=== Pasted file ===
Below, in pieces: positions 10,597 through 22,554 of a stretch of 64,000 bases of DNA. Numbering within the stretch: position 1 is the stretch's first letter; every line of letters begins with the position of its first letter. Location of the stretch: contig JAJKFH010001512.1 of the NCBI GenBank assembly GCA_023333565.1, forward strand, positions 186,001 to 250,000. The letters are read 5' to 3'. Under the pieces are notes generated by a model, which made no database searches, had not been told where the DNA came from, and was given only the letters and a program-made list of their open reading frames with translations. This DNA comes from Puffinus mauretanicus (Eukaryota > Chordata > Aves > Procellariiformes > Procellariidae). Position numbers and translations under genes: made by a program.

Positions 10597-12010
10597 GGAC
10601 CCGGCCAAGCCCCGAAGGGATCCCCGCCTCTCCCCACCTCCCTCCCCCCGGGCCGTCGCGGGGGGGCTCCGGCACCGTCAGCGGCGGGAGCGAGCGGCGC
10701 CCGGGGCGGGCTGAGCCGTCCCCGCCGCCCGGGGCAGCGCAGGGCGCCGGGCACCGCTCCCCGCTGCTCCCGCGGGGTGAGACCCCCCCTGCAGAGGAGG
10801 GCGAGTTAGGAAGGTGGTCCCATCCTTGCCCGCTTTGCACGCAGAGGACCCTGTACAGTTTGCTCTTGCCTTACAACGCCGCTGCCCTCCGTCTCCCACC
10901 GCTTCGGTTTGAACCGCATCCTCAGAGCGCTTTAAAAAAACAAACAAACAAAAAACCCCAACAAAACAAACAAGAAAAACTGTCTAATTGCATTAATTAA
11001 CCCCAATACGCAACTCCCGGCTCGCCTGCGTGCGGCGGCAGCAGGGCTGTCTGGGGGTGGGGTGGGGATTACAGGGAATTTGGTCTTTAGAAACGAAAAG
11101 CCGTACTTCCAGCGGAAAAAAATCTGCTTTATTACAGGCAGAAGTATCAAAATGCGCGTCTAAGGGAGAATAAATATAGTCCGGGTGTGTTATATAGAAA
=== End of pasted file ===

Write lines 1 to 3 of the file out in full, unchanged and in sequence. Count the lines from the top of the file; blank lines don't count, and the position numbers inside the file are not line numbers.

Below, in pieces: positions 10,597 through 22,554 of a stretch of 64,000 bases of DNA. Numbering within the stretch: position 1 is the stretch's first letter; every line of letters begins with the position of its first letter. Location of the stretch: contig JAJKFH010001512.1 of the NCBI GenBank assembly GCA_023333565.1, forward strand, positions 186,001 to 250,000. The letters are read 5' to 3'. Under the pieces are notes generated by a model, which made no database searches, had not been told where the DNA came from, and was given only the letters and a program-made list of their open reading frames with translations. This DNA comes from Puffinus mauretanicus (Eukaryota > Chordata > Aves > Procellariiformes > Procellariidae). Position numbers and translations under genes: made by a program.

Positions 10597-12010
10597 GGAC